Wednesday, November 12, 2008

Existing Sources of Investment Information Failed Us: Patent Landscaping Analytics Provide a Necessary Innovation for Investors

As global stock markets continue to struggle, smart investors seeking to capitalize on relatively cheap stock prices are searching for promising investment opportunities. Unfortunately, however, most investors are likely relying on the same sources of investment information that failed to accurately predict the current stock market situation. If the predictive nature of this information has been wrong time and time again, why do investors continue to rely on it? The answer is pretty simple: investment professionals lack knowledge that alternative sources of information exist.

One such alternative approach to making investment decisions involves using patent landscaping analytics to assess existing investment in a particular product or technology area. My research demonstrates that properly conducted patent landscaping analytics can effectively allow one to predict the future trajectory of product development by companies.

For example, as I have written about here and here, the fact that Google and Yahoo intended to significantly invest in Intenet-based television technology was fully predictable from their patent filings many months before Google and Yahoo actually made their respective public announcement of such plans. AT&T's launch of its U-Verse Internet television service was similarly predictable from the volume of patent filings in this technology area.

One looking to invest in a company or investment fund with offerings in the Internet television-related area would have been well-served by using this information to decide to move forward with caution. That is, Google, Yahoo and AT & T's respective deep pockets should serve as a signal that competition in this area will be fierce in the foreseeable future. This means that even if a company or technology emerges that is superior to those currently being offered, these "big boys" may still win in the marketplace. Therefore, a potential investor in Internet television technology should take great care not become enamoured with a superior technology or apparently brilliant start-up business plan, because the patent landscape demonstrates that the Internet television marketplace will be a tough place to play.

Of course, the above example is a look into the rear view mirror because Internet television has already been introduced to consumers. More interesting would be application of patent analytics to products and technology that have yet to make it to market in significant form. One such area is biofuels, where examination of patent filings can demonstrate what companies are making technology investments.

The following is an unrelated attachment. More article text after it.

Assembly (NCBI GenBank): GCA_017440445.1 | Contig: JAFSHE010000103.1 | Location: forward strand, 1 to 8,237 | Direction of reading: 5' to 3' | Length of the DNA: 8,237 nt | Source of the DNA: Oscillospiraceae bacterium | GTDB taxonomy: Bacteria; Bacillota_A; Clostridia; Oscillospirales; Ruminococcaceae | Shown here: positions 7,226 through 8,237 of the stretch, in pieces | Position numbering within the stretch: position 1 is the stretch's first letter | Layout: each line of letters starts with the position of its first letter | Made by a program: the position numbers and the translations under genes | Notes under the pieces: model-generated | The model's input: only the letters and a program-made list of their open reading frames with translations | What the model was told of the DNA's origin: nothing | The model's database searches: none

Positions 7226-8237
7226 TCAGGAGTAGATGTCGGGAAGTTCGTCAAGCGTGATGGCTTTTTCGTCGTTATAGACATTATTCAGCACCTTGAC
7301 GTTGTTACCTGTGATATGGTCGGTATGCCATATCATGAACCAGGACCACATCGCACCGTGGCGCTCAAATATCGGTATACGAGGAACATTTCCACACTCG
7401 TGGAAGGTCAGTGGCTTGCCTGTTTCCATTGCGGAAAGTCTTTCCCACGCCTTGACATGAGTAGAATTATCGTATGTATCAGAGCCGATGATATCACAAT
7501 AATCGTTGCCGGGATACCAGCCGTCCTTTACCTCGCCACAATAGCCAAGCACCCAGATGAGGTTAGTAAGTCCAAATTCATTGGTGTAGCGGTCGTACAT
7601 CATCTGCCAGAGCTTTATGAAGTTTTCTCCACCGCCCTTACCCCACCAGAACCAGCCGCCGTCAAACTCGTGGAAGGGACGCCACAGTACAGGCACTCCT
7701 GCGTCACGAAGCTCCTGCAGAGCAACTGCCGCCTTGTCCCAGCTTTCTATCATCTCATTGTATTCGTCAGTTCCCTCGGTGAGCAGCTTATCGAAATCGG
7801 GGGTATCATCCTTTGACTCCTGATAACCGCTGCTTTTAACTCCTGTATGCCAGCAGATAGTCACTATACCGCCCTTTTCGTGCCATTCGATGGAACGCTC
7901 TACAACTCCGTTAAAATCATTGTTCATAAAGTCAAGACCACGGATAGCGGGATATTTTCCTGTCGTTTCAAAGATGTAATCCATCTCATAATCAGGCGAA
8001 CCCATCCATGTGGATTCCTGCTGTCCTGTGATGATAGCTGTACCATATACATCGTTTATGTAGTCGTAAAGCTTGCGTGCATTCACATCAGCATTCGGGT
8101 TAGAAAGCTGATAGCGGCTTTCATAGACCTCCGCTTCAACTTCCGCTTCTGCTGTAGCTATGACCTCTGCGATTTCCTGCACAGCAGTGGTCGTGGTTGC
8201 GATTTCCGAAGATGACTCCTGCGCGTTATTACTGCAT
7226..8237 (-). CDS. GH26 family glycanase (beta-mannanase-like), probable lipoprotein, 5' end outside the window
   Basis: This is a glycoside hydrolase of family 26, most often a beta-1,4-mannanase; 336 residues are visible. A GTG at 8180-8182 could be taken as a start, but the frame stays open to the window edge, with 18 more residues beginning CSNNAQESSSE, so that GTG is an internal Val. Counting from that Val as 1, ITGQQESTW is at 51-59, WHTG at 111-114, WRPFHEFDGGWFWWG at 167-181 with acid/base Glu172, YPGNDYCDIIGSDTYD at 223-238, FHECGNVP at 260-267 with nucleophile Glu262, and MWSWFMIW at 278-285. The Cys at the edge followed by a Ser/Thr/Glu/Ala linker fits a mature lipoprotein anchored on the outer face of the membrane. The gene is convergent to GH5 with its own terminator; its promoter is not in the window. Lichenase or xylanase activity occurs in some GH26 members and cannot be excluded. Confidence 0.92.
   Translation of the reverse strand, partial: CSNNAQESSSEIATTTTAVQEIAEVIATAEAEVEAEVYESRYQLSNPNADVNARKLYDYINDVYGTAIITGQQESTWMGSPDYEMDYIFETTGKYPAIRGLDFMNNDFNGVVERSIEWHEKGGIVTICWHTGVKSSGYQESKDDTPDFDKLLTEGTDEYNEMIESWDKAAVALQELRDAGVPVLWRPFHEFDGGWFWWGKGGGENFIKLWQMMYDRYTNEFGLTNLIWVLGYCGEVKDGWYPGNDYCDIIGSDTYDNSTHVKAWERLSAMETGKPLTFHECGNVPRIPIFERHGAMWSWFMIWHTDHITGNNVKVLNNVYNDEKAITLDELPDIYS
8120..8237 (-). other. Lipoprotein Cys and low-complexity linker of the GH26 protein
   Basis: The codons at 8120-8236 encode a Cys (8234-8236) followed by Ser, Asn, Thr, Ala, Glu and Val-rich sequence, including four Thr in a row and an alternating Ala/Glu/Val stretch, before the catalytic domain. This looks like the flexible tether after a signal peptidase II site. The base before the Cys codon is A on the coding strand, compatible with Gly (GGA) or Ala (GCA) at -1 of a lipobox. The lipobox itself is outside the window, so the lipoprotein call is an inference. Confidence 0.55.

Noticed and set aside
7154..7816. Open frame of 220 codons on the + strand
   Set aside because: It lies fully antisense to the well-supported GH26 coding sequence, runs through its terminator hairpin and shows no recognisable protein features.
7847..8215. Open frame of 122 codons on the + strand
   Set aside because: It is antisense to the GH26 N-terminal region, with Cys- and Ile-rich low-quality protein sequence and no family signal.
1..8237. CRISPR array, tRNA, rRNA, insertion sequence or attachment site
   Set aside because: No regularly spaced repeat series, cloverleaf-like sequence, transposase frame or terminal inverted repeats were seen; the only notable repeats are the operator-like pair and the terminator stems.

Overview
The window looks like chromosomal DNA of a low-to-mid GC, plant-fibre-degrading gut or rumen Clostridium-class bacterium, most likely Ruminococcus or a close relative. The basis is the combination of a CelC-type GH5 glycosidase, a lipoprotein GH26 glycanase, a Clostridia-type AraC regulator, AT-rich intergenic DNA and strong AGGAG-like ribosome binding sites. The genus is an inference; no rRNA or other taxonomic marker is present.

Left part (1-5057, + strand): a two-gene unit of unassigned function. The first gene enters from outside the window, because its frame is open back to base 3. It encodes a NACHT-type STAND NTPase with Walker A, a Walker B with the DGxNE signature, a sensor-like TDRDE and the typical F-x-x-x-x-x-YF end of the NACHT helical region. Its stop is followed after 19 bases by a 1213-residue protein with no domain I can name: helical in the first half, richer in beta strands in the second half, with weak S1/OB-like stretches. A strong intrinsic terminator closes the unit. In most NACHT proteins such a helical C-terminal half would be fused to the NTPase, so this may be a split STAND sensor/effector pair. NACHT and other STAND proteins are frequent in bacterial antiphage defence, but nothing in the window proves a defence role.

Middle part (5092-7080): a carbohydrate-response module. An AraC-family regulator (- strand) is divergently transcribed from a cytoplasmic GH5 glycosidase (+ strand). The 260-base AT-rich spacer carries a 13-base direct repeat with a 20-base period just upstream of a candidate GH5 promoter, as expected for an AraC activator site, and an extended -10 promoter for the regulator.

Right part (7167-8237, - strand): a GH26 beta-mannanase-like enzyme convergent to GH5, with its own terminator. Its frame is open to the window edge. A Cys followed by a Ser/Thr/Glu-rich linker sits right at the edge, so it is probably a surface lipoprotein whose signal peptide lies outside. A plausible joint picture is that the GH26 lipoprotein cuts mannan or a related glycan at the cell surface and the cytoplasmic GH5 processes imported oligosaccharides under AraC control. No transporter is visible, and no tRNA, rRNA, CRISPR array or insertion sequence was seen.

For example, corn-based ethanolic biofuels gained acceptance in the market in recent years. However, this technology now appears to be on the wane because of the huge increase in food prices that occurred during 2008 due to greater demand for ethanol. Market forces clearly demonstrated that biofuels should not be made from food sources, such as corn. As a result, biofuel technology appears to be moving toward non-food mass starting materials.

One such source of non-food mass starting material is switchgrass. Not only is this plant unsuitable for providing food such that its use will not cause food to be re-directed toward fuel production, recent research demonstrates that it is a more efficient source of ethanol than corn. Thus, it would appear that switchgrass biofuel technology holds good investment potential. Nonetheless, before getting excited about investing in technology related to switchgrass-derived biofuels, a smart investor should look to see whether any company owns patent rights in this technology area.

To this end, a patent search reveals that there are only 7 patent filings that mention "switchgrass" and "biofuel" in the claims--all patent applications. The earliest filing date of any of these applications is late 2006, thus signifying that this technology is only just emerging. This information demonstrates that one seeking to invest in this area should examine these patent filings in more detail. This investigation should focus not only on the claim scope and technology "quality," but also on whether the owner of the claims has the requisite deep pockets to make it more likely that their technology will succeed in the marketplace. Additionally, after investing, one should regularly re-check the relevant patent filing information related to switchgrass-derived biofuels to determine if investment assumptions and projections still remain viable.

There are no doubt countless other examples of how patent analytics can improve the quality of investment decisions in emerging technology areas. While investment professionals may find patents an unfamiliar and arcane source of information to include in their vetting and selection processes, recent events in the world financial markets indicate that change is needed in the way that money is invested in companies and technology. Integration of patent information into investment decision-making could constitute a necessary innovation.

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